Do I Have Adrenal Fatigue (HPA Axis Dysregulation)?
Updated: Jan 19, 2022
Overwhelmed by daily life stress?
All of these can be related to the constant stress we feel in our lives. We know that stress can have a huge impact on our health and wellness. And, since your adrenal glands produce stress hormones, adrenal fatigue (or “HPA Axis Dysregulation,”) is a popular theme lately.
Your adrenal glands look like walnuts that live on top of both of your kidneys. These important glands produce many hormones, including stress hormones.
But what happens when they become “overworked?”
You’ve heard of “adrenaline junkies,” right?
Adrenaline and cortisol are the stress hormones that give you the commonly known adrenaline rush; when you're totally alert and living in the moment. This feeling is known as your body's "fight or flight" response.
Some people (perhaps you?) just love that intense feeling.
The release of hormones in the fight or flight response is your body's normal reaction to stress. Stress can sometimes be positive, like when it helps you swerve and prevent a crash.
After a short time, the flight or flight response dissipates, your body goes back to normal, and all is good.
But what would happen if you felt constant stress? Like all day, every day? Like “chronic” stress?
It wouldn't feel like an awesome (once-in-a-while) "rush," anymore would it?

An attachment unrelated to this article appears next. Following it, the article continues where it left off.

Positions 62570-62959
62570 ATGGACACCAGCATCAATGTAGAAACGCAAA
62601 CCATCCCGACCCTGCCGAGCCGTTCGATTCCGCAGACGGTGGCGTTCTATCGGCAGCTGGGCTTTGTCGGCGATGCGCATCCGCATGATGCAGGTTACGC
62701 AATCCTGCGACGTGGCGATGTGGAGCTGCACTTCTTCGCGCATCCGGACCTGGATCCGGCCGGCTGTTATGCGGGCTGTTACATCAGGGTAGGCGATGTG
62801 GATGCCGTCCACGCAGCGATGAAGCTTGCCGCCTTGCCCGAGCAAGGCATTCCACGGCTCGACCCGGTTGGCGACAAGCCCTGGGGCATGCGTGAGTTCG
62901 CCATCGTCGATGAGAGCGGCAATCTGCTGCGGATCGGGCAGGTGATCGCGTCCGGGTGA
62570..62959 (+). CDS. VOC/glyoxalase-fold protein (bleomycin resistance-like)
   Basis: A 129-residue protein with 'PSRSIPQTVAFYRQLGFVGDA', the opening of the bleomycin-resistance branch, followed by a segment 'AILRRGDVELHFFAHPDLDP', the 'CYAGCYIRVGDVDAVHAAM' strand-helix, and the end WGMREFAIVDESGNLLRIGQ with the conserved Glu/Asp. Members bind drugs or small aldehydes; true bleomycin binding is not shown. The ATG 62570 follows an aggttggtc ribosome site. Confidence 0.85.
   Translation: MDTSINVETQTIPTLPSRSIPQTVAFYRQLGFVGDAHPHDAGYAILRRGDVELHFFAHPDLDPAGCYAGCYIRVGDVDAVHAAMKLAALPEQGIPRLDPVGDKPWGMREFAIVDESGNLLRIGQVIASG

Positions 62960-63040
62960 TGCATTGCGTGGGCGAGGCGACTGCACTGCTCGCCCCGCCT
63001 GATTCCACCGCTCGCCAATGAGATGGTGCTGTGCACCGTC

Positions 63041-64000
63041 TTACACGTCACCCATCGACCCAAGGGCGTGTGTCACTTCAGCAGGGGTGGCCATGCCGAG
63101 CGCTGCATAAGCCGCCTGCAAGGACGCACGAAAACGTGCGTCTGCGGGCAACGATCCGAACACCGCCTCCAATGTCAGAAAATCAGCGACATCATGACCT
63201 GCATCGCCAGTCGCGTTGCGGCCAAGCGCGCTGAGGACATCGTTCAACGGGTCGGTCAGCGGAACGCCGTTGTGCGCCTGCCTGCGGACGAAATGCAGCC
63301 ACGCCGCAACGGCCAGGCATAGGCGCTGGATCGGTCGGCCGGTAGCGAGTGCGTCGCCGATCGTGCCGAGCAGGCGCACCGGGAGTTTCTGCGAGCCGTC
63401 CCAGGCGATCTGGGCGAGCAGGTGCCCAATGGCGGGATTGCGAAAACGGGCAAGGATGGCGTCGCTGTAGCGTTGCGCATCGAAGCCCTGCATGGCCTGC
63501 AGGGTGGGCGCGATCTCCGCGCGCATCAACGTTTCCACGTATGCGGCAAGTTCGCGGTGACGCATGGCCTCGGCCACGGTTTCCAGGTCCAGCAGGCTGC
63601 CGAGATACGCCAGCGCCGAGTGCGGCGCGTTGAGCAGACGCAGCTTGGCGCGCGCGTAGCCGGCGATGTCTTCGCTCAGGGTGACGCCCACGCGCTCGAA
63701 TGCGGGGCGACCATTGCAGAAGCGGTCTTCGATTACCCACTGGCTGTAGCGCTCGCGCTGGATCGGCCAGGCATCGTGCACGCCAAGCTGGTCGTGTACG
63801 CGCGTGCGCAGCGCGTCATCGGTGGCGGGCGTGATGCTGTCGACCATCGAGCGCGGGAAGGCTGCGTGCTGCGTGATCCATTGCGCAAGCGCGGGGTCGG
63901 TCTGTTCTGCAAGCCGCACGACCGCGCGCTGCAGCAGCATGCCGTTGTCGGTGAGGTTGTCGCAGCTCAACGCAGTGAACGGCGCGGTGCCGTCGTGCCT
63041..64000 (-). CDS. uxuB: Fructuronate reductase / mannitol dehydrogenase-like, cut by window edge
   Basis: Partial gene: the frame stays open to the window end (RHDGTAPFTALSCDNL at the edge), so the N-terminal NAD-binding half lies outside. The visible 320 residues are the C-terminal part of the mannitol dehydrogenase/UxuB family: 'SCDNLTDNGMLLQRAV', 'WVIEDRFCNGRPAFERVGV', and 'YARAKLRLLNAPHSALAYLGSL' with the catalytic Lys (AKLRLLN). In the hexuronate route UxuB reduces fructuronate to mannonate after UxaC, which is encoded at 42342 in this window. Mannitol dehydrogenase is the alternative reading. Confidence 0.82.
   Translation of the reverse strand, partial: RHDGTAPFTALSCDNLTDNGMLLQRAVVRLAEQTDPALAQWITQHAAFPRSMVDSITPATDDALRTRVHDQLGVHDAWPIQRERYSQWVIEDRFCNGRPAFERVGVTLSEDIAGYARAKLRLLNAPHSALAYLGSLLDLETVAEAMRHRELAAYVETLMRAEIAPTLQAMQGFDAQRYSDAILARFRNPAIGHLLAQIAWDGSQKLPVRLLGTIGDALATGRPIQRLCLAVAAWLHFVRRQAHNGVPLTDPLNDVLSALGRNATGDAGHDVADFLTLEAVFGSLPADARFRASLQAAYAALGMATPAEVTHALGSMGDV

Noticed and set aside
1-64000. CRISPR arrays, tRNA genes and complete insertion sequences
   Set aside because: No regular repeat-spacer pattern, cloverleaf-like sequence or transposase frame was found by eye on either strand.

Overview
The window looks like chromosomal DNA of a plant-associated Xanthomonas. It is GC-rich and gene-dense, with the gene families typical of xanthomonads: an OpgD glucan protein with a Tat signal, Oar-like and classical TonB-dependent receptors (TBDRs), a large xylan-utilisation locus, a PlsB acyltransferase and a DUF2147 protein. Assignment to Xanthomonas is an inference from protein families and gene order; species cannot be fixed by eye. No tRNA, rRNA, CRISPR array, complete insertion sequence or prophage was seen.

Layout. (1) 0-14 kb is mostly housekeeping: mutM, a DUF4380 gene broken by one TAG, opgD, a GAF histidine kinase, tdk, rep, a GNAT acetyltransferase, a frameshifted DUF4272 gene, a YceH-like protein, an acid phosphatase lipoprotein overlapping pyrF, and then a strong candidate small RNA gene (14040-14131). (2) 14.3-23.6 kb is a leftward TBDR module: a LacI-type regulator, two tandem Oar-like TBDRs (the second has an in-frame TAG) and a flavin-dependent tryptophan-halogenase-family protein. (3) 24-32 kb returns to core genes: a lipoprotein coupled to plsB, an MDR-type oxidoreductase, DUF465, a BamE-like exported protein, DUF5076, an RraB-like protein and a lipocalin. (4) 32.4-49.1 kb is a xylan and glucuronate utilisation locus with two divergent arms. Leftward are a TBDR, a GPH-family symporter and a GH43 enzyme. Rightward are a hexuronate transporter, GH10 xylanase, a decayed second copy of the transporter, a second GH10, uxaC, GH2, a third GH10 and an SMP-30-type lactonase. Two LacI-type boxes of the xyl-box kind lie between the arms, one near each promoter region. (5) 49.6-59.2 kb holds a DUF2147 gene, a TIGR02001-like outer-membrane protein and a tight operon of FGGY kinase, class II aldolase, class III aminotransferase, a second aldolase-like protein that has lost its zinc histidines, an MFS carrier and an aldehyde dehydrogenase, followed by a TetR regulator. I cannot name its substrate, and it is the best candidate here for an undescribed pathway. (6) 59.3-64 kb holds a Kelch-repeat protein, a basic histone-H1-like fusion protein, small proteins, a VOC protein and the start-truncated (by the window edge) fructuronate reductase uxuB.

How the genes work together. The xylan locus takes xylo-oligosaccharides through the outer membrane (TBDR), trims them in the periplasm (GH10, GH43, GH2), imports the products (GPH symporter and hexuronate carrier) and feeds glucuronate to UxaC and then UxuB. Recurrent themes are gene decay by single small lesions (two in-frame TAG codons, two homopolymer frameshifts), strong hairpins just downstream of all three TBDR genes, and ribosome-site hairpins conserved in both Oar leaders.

And what do you think happens to your poor adrenal glands when they’re constantly working?
They’d get fatigued, right?
Do I Have Adrenal Fatigue?
When your adrenal glands start getting tired of secreting stress hormones day in and out, you can start getting other symptoms.
Symptoms like fatigue, difficulty sleeping, mood swings, weight loss or gain, joint pain, sugar cravings, even frequent infections like colds and the flu are signs that your adrenals are overworked.
First off, I have to tell you that there aren't medically accepted blood tests for adrenal fatigue. In fact, it's not recognized by most medical professionals until the point when your adrenals are so fatigued they almost stop working. At that point, the official diagnoses of "Adrenal Insufficiency" or "Addison's Disease" may apply.
However, if you do have symptoms, you should see your doctor to rule out other conditions. He or she may even be open to discussing adrenal fatigue, or at the very least, wellness strategies that can help to reduce your stress (and symptoms).
What To Do If I Have These Symptoms?
There are many actions you can take to reduce your stress and improve your health and energy levels.
Ideally, if you think stress is starting to burn you out, stress reduction is key. There are tons of ideas how you can reduce your stress. My favourites are meditation, walking in nature, light exercise, more sleep, or taking a bath.
Of course, I also recommend reducing sugar and processed food intake and eating more fruits and vegetables. Better nutrition can only help your body. So go ahead and do it.
It's important to work with a practitioner that can help you to figure out if your adrenals need some TLC or is there something else going on in your body that is contributing to your symptoms.
In my private practice I find that about 70% of women need to address the health of their adrenals at some point on the road to optimal health.